Business Insider

On being magnanimous: A new route to creativity?

What happens when an organization that has long struggled to have enough money for regular operations — say, a nonprofit — finally reaches a stage where donations and revenue-generating activities thrive?

Instead of constantly saying “no” to employees’ requests for funding to try a new program, the director can say “yes.”

One such director says this situation has allowed him to have a “magnanimous mindset.”

A Treasure Valley nonprofit hired this director several years ago. His task was ominous: to bring the organization back into the black financially, to find ways to increase its visibility both locally and nationally, and to raise the caliber and quality of its offerings. The director reckoned he would need five to seven years to reach those goals. So he was delighted when the organization achieved them all in a much shorter timeframe.

The organization now has enough money to operate without fear of insolvency, it has been consistently rated as one of the best of its kind in the U.S., and the product quality has skyrocketed. He asked that he and his organization not be named, because the nonprofit still needs donations and he doesn’t want donors to stop because because its finances have improved.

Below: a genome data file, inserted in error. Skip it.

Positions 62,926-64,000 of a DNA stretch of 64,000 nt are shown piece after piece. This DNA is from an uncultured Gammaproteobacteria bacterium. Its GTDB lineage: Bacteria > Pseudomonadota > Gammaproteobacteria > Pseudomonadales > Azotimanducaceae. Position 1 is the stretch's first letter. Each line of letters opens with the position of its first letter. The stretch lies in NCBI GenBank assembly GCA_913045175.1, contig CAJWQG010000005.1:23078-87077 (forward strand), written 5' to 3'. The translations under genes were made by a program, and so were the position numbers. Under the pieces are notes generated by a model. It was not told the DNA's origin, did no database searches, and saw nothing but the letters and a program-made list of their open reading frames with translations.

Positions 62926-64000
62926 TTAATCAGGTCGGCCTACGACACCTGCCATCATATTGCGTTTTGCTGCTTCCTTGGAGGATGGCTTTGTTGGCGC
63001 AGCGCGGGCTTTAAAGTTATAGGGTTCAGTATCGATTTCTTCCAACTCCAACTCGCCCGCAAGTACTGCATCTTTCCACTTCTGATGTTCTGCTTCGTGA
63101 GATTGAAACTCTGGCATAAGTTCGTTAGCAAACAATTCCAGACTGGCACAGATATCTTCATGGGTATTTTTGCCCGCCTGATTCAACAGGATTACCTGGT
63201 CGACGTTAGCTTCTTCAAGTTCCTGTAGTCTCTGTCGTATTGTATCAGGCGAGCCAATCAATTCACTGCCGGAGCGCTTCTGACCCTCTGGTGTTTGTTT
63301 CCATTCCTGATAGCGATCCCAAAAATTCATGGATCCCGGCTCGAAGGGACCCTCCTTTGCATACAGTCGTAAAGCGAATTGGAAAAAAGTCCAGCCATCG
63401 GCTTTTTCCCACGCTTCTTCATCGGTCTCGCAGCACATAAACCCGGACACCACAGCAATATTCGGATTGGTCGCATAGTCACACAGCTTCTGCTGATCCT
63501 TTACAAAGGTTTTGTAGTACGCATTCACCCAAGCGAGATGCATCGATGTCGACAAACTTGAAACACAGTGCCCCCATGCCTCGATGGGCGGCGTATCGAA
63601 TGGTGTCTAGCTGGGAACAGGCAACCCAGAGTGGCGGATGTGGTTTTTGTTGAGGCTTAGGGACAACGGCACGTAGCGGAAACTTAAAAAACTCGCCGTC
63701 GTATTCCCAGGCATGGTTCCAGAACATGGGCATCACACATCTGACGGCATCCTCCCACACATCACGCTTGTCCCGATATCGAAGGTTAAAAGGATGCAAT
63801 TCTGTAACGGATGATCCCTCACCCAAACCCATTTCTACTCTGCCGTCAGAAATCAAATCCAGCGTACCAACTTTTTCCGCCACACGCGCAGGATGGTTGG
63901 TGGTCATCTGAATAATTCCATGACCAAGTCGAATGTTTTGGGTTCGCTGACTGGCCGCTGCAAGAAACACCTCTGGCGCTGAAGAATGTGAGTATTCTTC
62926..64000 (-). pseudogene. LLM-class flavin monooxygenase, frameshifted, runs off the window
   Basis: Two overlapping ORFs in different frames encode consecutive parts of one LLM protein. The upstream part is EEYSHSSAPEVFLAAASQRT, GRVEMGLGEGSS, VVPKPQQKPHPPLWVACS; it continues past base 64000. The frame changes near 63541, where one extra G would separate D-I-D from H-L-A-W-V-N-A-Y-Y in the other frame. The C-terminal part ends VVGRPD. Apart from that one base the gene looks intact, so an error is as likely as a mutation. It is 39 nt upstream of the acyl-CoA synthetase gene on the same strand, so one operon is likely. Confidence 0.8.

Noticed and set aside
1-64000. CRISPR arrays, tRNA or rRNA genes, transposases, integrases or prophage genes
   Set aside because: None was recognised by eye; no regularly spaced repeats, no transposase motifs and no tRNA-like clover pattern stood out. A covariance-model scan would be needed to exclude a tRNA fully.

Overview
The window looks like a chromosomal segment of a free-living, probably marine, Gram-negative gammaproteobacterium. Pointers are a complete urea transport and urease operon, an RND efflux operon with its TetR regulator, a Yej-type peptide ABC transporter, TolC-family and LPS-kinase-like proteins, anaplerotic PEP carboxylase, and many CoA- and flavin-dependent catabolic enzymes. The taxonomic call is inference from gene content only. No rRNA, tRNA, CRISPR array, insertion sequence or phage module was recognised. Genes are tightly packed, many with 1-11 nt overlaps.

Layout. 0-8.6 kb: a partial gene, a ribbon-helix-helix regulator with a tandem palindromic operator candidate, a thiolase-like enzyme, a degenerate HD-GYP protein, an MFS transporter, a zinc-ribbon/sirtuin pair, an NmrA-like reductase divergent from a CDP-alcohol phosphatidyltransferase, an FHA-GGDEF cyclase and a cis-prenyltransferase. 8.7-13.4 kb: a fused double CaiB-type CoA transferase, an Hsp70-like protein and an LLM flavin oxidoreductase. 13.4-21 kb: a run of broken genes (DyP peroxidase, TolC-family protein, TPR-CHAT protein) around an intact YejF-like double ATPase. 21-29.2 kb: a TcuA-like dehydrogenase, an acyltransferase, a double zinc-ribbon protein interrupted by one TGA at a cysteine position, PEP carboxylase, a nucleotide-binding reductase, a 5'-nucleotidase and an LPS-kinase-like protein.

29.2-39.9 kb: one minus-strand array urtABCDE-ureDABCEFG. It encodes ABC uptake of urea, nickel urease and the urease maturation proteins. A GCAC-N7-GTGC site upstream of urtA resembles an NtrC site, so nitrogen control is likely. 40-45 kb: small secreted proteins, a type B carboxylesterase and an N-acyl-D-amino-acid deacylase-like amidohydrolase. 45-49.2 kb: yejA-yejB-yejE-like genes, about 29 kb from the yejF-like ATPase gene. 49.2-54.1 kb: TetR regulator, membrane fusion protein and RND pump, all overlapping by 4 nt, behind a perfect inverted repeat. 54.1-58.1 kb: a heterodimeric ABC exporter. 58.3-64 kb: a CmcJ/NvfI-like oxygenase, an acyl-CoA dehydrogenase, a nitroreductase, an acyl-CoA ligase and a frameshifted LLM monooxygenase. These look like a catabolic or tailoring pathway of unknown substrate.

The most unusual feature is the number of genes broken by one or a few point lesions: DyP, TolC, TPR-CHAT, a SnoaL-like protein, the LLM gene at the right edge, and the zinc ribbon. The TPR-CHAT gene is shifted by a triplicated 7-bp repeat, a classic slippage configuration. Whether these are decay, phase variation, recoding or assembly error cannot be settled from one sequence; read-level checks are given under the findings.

While the improvements have eased the apprehensions of both director and staff, the director began to notice something else: He and the others discovered they could be more creative.

Many people say innovation and creativity come from “necessity” or “being hungry.” True, in some ways. If you need to solve a serious problem and are forced by resources or timeline, many groups are very able to step up. Think of the rescue of the Apollo 13 astronauts.

But if we are always starving, desperate to stay alive — as a person or an organization — could that also have dampening effect, leading to solving just immediate problems, rather than having any chance for finding new opportunities?

By having more resources, the director found he could say “yes” to creative new ideas that employees have. He and they could pursue opportunities for even more exciting projects than they had imagined.

Every request or opportunity still needs to support the mission of the organization, of course, but now employees can dream a bit. By having a few extra resources, the director can “be magnanimous” and ultimately even more creative.

Nancy Napier is distinguished professor, Boise State University; This column appears in the Dec. 21, 2016-Jan. 17, 2017, edition of the Idaho Statesman’s Business Insider magazine. Click here for the e-edition (subscription required).